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CMMC Certification Levels for DoD Contractors

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CMMC Certification

CMMC Certification Levels for DoD Contractors

Federal contractors and subcontractors must achieve CMMC Level 2 compliance depending on the nature of information they manage, for instance organizations dealing with FCI/CUI must be compliant.

Locating qualified consultants can be challenging. That’s why Cyber AB has designed a system of registering, certifying and licensing professionals in order to make finding one simpler.

Level 1

Level 1 of CMMC represents the basic security requirements set forth by DoD contractors for safeguarding federal contract information (FCI) and controlled unclassified information (CUI). As this level can be achieved most easily and affordably for small companies, this should be your starting point.

At Level 1, CMMC requires that information is restricted physically, with data being shred or erased before disposal. Access control for programs and file shares are also essential, yet many OSCs struggle with restricting administrative privileges for non-IT employees so only authorized personnel have access to sensitive data.

DoD suppliers without CMMC Level 1 certification may find it challenging to compete for contracts within the DOD industrial base (DIB). Smart defense contractors recognize this challenge, taking steps early on to become certified so they can leverage it when bidding on RFPs is published.

Level 2

As previously discussed, CMMC Level 2 introduces 55 new practices which expand upon existing policies to offer more detailed steps for protecting CUI. This increased focus is intended to make it simpler for DIB organizations to implement security controls and meet CMMC requirements.

New practices take time and dedication to fully integrate into daily operations, which aids process institutionalization and supports future certification efforts for levels 3 or higher certification. But Level 2 provides an ideal opportunity to start building security practices that lead to compliance.

While CMMC 2.0 has greatly reduced its requirements compared to its original form, it remains an extensive undertaking for any DIB contractor handling controlled unclassified information (CUI). You should expect to spend 9-18 months at Level 2, depending on your maturity level; thankfully if you take an approach focused on security then organic success should come more quickly than anticipated.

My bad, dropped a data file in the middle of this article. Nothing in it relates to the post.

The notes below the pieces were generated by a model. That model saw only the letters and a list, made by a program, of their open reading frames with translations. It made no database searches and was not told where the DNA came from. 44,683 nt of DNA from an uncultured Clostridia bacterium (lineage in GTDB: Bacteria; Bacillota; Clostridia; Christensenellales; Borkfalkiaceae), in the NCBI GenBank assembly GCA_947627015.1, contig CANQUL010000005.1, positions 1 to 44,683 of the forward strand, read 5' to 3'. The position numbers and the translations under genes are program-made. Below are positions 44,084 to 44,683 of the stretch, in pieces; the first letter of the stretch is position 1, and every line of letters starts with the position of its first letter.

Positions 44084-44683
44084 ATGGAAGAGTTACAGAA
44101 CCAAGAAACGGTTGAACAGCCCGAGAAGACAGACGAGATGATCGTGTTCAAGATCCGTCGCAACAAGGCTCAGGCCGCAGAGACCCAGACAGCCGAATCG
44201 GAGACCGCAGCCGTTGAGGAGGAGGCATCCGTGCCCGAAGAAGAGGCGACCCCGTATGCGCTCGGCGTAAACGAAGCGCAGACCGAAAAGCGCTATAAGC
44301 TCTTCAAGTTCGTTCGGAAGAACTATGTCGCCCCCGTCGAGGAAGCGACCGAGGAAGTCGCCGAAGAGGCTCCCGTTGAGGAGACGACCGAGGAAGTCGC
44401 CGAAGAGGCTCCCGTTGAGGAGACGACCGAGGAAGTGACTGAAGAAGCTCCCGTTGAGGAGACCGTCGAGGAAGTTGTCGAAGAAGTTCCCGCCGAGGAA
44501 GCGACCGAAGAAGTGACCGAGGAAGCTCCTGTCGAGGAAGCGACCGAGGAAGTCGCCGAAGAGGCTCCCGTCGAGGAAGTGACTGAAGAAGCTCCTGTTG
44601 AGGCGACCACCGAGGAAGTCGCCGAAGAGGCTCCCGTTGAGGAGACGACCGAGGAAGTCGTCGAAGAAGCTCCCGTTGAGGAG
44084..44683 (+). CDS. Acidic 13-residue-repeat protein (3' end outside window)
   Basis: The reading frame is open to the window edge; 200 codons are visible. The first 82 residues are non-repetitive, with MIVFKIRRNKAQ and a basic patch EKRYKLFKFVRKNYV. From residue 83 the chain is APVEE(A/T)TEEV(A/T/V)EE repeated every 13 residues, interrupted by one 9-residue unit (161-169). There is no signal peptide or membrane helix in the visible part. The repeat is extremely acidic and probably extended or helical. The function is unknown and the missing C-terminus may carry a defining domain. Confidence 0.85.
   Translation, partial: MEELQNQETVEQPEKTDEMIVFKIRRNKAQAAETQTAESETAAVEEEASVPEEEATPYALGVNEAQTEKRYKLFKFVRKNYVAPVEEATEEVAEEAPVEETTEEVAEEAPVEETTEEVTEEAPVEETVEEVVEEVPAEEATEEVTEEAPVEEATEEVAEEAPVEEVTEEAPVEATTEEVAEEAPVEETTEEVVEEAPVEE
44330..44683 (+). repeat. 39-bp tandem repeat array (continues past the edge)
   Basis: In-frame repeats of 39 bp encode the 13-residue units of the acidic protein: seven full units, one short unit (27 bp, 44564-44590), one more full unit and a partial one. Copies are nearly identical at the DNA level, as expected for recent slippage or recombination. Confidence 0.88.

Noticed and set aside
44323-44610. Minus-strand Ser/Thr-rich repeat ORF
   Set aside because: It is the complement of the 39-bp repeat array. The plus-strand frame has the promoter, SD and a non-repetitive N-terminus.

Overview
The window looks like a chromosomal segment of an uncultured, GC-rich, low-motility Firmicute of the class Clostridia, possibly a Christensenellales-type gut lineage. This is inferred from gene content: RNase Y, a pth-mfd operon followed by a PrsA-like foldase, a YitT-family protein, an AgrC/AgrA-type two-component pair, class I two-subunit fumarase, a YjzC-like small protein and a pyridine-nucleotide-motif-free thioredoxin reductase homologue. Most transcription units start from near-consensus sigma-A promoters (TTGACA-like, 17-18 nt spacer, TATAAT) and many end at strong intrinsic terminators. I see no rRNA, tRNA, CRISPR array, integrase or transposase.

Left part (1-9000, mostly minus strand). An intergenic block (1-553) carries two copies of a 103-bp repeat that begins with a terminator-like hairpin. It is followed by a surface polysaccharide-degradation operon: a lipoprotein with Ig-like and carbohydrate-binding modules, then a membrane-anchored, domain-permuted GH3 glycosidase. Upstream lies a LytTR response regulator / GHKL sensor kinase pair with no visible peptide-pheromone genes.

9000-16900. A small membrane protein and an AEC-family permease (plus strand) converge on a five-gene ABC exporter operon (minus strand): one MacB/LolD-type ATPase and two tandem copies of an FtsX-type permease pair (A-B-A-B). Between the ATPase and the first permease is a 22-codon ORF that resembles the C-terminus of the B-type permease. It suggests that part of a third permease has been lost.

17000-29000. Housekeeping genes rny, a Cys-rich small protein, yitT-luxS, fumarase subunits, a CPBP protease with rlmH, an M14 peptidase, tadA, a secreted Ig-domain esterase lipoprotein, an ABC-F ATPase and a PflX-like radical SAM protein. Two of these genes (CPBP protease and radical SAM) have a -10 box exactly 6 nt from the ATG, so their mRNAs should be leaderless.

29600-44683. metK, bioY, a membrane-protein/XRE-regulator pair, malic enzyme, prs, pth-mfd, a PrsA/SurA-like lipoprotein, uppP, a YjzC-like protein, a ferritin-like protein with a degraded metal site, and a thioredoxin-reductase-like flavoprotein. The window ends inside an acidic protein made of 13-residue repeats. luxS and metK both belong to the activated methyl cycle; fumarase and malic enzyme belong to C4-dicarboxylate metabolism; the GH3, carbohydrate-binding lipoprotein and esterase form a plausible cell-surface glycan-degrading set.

Level 3

Level 3 certification from CMMC is designed to protect Federal Contract Information (FCI) and Controlled Unclassified Information (CUI), stored, transmitted, or processed by DIB contractors.

CMMC level 3 requirements build on the preparatory and transitional work completed at levels one and two to provide expert CUI protection by incorporating NIST SP 800-171 Rev 2 plus any additional safeguards. They require more specific attention than at level 1, as they move away from implementation towards managing practices actively.

Additionally, CMMC Level 3 mandates an annual self-assessment to be completed by an accredited third-party assessor, in order to increase Department’s assurance that sensitive information shared with contractors is adequately protected – especially crucial when handling sensitive national security data.

Assessing Your CMMC Maturity

The Pentagon is in the midst of rolling out CMMC, and will soon require all contractors that handle federal contract information (FCI) or controlled unclassified information (CUI) to be certified before doing business with DoD. Companies failing to meet this standard will be disqualified.

Attaining CMMC certification can be difficult. It requires significant investments of time, resources, and money – yet is an integral step for any company working with government.

As DoD contractors or those hoping to bid on future DoD contracts, one of the first steps toward compliance management and maintenance (CMMC) should always include conducting a comprehensive gap assessment using an accredited third-party assessor like FedHive. A thorough gap analysis will allow you to understand which controls are necessary.

Once you have assessed your gaps, create a plan to remediate them and prepare for your CMMC audit. Be sure to share this plan throughout your organization, with timelines for each action taken outlined within. Next step? Schedule your audit with CMMC!